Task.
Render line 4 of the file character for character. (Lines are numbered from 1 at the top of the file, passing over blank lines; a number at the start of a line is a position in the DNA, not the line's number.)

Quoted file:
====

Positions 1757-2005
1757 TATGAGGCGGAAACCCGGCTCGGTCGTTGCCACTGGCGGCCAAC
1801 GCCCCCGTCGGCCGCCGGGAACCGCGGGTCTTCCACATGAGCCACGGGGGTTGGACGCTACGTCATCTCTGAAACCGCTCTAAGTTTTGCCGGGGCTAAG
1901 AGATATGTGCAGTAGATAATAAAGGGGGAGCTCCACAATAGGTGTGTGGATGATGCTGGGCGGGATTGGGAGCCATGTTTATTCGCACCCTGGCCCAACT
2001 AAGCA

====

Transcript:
1901 AGATATGTGCAGTAGATAATAAAGGGGGAGCTCCACAATAGGTGTGTGGATGATGCTGGGCGGGATTGGGAGCCATGTTTATTCGCACCCTGGCCCAACT